State Ethics Opinions

A few other ethics opinions exist on the subject as well, although they are more narrowly circumscribed than the ABA’s more comprehensive opinion. In 2004 the State Bar of California Standing Committee on Professional Responsibility and Conduct issued Formal Opinion Number 2004-166, which cautions lawyers to comply with advertising and solicitation rules while communicating remotely with prospective clients who have been affected by disaster. In 2005, following Hurricane Katrina, the Louisiana State Bar Association Rules of Professional Conduct Committee published Public Opinion 05-RPCC-005, which states that lawyers could provide short-term limited representations to the victims of a natural disaster if the lawyer was working in a nonprofit program or a court and the lawyer was competent to render the advice given.

In 2015 the New York City Bar Association Professional Ethics Committee published its Formal Opinion 2015-6, which specifically focuses on a lawyer’s ethical duties when client files are accidentally destroyed. The Opinion contains a detailed analysis that examines a lawyer’s duty to maintain client documents and files and under what circumstances lawyers must make disclosures to clients regarding lost or destroyed files. This Opinion is generally consistent with the guidance provided by the ABA in Formal Opinion 482.

Advance Planning

There is at least some advance planning that lawyers can do to better prepare for catastrophic conditions. The ABA Committee on Disaster Response and Preparedness maintains a website that includes a disaster planning tool to help prepare lawyers for such situations. This extraordinarily helpful resource is worth reviewing at length, and it includes a number of videos and other free materials for attorneys who are either facing disaster or planning ahead in case a disaster occurs. The Committee’s website also includes information about available insurance and rapid response actions.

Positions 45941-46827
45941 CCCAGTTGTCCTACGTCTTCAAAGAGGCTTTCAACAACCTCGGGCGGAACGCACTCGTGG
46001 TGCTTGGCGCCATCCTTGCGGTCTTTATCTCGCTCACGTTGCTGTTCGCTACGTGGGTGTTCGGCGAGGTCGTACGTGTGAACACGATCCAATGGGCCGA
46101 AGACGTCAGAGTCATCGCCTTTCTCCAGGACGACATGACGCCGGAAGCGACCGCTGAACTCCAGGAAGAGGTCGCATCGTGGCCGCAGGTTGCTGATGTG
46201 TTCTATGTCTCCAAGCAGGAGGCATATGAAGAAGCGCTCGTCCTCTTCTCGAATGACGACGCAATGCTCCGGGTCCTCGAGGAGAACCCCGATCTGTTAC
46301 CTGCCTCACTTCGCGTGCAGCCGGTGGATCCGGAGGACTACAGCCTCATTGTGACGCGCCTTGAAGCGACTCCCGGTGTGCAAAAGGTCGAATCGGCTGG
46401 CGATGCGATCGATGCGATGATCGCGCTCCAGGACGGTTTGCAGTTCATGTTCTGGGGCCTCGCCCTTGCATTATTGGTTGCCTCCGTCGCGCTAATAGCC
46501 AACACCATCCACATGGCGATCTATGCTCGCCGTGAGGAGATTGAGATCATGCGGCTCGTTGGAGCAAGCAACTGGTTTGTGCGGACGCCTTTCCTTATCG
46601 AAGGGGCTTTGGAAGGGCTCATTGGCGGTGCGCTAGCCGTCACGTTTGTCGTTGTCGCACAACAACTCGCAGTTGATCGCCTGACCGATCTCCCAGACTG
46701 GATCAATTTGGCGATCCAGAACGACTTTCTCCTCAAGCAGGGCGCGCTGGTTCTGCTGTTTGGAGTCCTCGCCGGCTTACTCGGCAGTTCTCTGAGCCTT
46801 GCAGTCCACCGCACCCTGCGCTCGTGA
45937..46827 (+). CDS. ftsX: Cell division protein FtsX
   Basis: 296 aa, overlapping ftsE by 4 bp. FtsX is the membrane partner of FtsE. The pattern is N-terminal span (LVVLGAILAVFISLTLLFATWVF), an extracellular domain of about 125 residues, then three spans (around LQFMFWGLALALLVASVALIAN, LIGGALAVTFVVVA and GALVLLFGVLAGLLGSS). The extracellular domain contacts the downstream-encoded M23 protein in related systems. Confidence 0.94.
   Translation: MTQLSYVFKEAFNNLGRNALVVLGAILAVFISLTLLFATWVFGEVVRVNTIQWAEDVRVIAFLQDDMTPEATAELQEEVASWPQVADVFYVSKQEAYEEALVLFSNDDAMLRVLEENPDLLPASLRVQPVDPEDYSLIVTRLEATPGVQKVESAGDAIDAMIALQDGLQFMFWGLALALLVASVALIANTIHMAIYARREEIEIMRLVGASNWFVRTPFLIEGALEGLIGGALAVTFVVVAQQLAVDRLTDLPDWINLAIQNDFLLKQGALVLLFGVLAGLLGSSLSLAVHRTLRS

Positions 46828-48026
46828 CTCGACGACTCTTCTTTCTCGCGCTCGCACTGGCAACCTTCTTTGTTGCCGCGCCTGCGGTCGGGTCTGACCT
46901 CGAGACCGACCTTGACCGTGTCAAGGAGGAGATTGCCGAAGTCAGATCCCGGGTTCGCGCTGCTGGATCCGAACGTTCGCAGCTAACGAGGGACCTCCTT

Other state bars provide tool kits and associated resources as well. The Washington State Bar Association, for example, publishes its Law Firm Guide to Disaster Planning and Recovery, readily available on its website. The State Bar of Michigan also has helpful guidance on its website; the guidance is focused on the COVID-19 pandemic but contains principles that are broadly applicable to other types of emergency situations.

Insurance brokers may also be a good source of information on best practices and tips that lawyers can employ either before or during catastrophic events. Insurers can walk through certain plans or riders that could be helpful depending on where a lawyer’s practice is and what it entails, and insurers are often helpful sources of advice for risk-management practices.

Disasters do not have to be large-scale environmental disasters or terrorist attacks—they can manifest as heart attacks or strokes or car accidents. When a lawyer has his or her own disaster, the most effective practice tool to have in place is a good succession plan. Such a plan will include having a competent person who is able to step in and, at a minimum, contact clients, opposing counsel, and courts, identify impending deadlines, locate and transfer files, and transfer trust funds or other property that belongs to clients or other third parties.


Legal careers tend to be long, and, at some point, something unexpected will happen to nearly all of us. While you have to, as they say on airplanes, put on your own oxygen mask first, you must still remember your ethical obligations to your clients and others. With an awareness of the issues that can arise and with a little advance planning, lawyers can mitigate the effects of a disaster before it strikes.

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Trisha M. Rich

Holland & Knight

Trisha M. Rich is a litigator and legal ethicist at Holland & Knight, an adjunct professor of legal ethics and professional responsibility law at New York University School of Law, and the president of the Association of Professional Responsibility Lawyers, the national bar association for legal ethicists (although these thoughts are entirely her own). You can reach her on LinkedIn at, or on Twitter @_TrishRich.